My Mic Sounds Nice: The Truth About Women and Hip Hop

And My Personal Tribute to Bahamadia

Art & Music, Featured, Film & TV

I increased BET’s viewership about 10% the other night when I watched their documentary, My Mic Sounds Nice: The Truth About Women and Hip Hop. Though excellent programming for BET, part of it was cut and paste from VH1′s Rock Docs on Hip Hop, but what can you expect when they are all owned by the same company?

But I digress.

BET’s trip through the female hip hop MC timeline was enjoyable, and they pulled some female MC’s out the woodwork for this one: Nikki D, Rah Digga, Ladybug Mecca, The Lady of Rage, and my personal favorite, Los Angeles underground godmother, Medusa (Other MC’s might make your head bob/but I’m gon make your neck lock – yeah she said that).

The most informative part of this documentary was the shift of the female role in hip-hop from the 90′s to the new millennium. It was made clear that when Lauryn Hill dropped her solo debut, The Miseducation of Lauryn Hill in 1998 and then dropped of the face of hip hop Earth, the game for women has not been the same. Lauryn’s album was such a game changer that unless you were as solid of a triple threat as her, you weren’t going to make much noise. Since the new millennium, the primary face of females in hip-hop is the hypersexualized female MC. Actual talent on the mic won’t trump one’s sex appeal.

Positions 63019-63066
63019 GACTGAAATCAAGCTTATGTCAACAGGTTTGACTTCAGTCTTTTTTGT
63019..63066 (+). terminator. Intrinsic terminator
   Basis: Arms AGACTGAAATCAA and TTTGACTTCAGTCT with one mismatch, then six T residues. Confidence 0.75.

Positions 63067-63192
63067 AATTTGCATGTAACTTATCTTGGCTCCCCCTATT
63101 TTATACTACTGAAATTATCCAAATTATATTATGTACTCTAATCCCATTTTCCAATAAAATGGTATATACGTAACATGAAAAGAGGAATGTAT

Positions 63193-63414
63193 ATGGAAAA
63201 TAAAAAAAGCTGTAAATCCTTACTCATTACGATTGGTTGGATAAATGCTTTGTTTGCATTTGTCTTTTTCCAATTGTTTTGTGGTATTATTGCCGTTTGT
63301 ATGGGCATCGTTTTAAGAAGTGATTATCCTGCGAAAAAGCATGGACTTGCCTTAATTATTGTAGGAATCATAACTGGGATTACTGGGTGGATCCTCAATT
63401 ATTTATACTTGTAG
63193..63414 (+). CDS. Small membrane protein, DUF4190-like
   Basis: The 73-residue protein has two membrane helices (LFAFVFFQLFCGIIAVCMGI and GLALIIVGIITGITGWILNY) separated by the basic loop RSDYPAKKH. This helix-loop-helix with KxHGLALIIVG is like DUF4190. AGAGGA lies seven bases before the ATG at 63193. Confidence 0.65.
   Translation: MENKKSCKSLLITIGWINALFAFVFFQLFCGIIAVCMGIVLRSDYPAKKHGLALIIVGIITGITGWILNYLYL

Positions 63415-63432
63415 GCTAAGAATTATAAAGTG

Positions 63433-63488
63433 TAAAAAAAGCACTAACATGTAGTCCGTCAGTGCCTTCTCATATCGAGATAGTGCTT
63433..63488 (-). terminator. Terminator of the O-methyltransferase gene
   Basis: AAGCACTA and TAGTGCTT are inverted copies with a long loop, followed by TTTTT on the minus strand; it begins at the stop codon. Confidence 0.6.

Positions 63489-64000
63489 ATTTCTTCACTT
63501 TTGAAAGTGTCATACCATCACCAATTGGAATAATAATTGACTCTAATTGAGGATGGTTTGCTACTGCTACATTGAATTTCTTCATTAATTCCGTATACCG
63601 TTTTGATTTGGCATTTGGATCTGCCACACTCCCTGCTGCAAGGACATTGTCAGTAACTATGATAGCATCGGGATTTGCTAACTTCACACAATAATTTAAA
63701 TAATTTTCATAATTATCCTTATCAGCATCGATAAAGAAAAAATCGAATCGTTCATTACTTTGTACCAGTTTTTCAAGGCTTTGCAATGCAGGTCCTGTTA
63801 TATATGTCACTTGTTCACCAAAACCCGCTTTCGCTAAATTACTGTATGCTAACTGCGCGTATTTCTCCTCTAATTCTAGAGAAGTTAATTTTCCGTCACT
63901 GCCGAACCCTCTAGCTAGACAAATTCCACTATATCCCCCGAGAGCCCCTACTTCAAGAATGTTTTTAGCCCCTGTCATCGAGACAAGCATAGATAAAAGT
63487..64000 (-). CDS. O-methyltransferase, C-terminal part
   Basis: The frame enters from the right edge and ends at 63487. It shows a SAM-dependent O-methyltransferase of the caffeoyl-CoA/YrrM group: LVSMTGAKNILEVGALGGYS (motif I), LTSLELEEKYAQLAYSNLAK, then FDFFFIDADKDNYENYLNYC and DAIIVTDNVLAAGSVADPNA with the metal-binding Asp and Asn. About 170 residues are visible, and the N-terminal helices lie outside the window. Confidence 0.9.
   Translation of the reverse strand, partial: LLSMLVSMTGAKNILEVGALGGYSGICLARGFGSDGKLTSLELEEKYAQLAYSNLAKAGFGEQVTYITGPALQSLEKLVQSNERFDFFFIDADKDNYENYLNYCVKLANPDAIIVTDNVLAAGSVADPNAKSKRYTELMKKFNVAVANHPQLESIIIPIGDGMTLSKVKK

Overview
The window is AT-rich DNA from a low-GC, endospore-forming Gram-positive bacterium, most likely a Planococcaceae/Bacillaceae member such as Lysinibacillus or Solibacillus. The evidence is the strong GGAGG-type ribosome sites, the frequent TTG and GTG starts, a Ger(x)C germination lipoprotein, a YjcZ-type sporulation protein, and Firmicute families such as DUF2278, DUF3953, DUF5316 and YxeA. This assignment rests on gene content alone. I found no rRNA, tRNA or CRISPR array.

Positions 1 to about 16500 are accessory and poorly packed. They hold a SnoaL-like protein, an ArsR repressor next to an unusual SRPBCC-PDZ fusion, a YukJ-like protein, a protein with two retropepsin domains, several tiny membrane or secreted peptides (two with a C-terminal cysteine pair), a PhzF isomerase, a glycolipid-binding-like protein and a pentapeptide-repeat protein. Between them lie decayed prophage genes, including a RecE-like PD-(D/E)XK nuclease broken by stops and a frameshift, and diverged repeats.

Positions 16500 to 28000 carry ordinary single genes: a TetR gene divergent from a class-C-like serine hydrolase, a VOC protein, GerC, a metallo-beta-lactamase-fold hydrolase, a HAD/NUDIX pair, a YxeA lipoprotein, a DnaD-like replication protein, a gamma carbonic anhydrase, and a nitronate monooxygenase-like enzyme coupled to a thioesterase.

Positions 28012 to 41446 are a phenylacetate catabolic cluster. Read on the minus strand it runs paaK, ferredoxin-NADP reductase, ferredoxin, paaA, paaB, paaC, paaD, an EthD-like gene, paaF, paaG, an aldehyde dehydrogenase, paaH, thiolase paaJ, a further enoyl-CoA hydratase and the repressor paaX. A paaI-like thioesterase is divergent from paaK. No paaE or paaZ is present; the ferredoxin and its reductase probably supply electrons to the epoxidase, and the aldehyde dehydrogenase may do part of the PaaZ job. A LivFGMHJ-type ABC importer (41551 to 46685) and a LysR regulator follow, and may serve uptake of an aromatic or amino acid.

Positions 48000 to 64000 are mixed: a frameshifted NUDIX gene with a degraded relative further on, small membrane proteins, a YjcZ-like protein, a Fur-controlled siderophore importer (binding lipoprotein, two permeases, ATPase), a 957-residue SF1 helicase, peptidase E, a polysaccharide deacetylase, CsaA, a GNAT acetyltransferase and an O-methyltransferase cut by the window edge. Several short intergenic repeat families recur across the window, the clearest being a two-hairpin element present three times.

Which brings me to the one female MC who I believe has changed the game but is constantly glossed over in this sex-obsessed society we live in and that’s Bahamadia. The Philly native’s name was mentioned only once towards the end of the show, but this sister’s dedication to her art form in spite of being ignored by mainstream hip hop was reason enough for her to have her own segment in the show. Her talent and skill on the mic is without question, and if you’ve been fortunate enough to catch her live performance you know Bahamadia is anything but a studio MC. She is better recognized and respected internationally than stateside, yet let her step in the ring with any of today’s current female MC’s and battle – most chicks won’t have the heart to try.

So here is my personal tribute to Bahamadia – and if you happen to catch this sis, know the real heads recognize. A few of my favorites from her catalog of classics:

Uknowhowwedo

I Confess

3 The Hard Way

One-4-Teen

Finally, I would be remiss if failed to throw out an honorable mention to Boss, the first female gangsta rapper. Her persona was too hard and too much for most folks to handle.

One Comment on "My Mic Sounds Nice: The Truth About Women and Hip Hop"

  1. p m Oct 15, 2010 · 6:33 pm

    dig it!

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